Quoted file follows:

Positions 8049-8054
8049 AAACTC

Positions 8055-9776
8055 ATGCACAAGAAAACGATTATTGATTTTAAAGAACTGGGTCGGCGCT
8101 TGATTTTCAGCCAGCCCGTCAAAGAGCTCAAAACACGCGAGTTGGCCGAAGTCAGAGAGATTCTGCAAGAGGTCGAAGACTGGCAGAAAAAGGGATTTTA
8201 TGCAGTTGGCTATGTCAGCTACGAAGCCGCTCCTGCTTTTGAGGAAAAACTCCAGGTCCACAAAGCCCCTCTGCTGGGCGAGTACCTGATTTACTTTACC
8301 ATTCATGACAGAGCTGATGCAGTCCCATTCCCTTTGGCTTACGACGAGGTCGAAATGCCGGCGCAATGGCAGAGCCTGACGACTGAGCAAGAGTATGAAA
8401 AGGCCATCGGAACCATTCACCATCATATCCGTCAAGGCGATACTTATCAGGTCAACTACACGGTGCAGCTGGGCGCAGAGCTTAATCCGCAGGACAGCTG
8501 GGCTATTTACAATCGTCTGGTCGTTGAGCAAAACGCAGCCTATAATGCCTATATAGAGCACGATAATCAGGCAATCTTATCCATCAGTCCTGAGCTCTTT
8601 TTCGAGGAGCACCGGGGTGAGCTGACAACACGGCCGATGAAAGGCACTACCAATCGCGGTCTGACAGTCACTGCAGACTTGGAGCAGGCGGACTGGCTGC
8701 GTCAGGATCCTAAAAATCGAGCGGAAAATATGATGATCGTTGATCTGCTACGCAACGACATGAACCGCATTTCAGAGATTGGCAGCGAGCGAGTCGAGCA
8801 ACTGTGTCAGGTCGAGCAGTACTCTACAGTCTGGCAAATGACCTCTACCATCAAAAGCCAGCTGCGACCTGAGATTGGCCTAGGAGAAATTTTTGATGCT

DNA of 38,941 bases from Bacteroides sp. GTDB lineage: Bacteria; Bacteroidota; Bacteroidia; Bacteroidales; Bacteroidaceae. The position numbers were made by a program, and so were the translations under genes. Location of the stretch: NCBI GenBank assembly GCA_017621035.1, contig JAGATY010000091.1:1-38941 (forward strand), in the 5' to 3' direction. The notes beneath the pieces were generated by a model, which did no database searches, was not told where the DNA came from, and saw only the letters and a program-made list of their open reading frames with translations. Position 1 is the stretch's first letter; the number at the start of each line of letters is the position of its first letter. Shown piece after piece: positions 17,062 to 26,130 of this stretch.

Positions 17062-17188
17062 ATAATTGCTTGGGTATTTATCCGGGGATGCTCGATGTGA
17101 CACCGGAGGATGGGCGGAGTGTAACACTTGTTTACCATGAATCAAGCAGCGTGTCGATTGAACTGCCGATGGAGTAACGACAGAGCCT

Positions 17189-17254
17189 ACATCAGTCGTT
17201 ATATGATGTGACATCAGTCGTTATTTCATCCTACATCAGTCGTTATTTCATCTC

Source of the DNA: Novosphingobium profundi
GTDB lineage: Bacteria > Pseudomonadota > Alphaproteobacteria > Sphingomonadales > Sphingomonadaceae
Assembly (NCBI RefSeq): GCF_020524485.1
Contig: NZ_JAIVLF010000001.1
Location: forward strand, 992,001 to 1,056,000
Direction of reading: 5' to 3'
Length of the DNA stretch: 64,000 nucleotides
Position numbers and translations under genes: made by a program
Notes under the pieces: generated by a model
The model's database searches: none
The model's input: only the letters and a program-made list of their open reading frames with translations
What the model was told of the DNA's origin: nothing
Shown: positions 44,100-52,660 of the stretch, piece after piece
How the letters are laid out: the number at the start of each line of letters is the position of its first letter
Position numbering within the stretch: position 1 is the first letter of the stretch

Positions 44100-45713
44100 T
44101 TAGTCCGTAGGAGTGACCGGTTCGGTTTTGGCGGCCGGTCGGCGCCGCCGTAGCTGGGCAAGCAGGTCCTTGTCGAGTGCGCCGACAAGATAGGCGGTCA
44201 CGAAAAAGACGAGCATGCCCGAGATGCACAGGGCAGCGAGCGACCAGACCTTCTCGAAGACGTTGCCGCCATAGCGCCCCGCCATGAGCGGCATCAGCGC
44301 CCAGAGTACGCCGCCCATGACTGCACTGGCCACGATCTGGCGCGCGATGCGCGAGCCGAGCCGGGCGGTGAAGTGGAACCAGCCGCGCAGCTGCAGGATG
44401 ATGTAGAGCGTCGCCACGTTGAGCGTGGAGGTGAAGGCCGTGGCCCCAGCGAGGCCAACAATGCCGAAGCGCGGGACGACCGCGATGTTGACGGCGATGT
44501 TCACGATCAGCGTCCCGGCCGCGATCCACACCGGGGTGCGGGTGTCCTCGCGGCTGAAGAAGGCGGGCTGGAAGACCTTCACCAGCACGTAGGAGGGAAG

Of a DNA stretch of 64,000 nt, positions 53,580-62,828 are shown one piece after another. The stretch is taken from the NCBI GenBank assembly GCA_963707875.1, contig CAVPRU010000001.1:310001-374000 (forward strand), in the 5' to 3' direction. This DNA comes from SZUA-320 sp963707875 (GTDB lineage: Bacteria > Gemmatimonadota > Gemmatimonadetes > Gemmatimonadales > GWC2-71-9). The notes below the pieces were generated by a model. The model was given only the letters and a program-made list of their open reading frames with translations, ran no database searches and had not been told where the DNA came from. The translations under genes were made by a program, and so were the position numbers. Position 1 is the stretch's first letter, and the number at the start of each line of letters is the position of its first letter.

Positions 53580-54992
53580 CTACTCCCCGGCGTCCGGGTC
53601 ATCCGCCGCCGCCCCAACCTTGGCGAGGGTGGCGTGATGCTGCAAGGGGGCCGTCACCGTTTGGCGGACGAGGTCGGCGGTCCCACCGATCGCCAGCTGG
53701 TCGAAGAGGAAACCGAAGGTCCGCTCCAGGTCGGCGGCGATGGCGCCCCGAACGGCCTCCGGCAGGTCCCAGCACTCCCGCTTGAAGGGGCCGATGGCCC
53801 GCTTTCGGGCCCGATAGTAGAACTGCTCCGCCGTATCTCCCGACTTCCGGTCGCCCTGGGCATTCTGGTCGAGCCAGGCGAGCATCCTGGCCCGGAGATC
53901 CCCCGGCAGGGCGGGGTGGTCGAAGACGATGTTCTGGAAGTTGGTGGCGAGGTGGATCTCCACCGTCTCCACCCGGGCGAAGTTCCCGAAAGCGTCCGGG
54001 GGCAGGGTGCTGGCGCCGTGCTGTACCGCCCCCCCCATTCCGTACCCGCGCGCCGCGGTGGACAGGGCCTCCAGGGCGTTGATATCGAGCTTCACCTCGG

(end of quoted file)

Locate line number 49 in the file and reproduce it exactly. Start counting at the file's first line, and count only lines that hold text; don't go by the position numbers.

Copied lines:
54001 GGCAGGGTGCTGGCGCCGTGCTGTACCGCCCCCCCCATTCCGTACCCGCGCGCCGCGGTGGACAGGGCCTCCAGGGCGTTGATATCGAGCTTCACCTCGG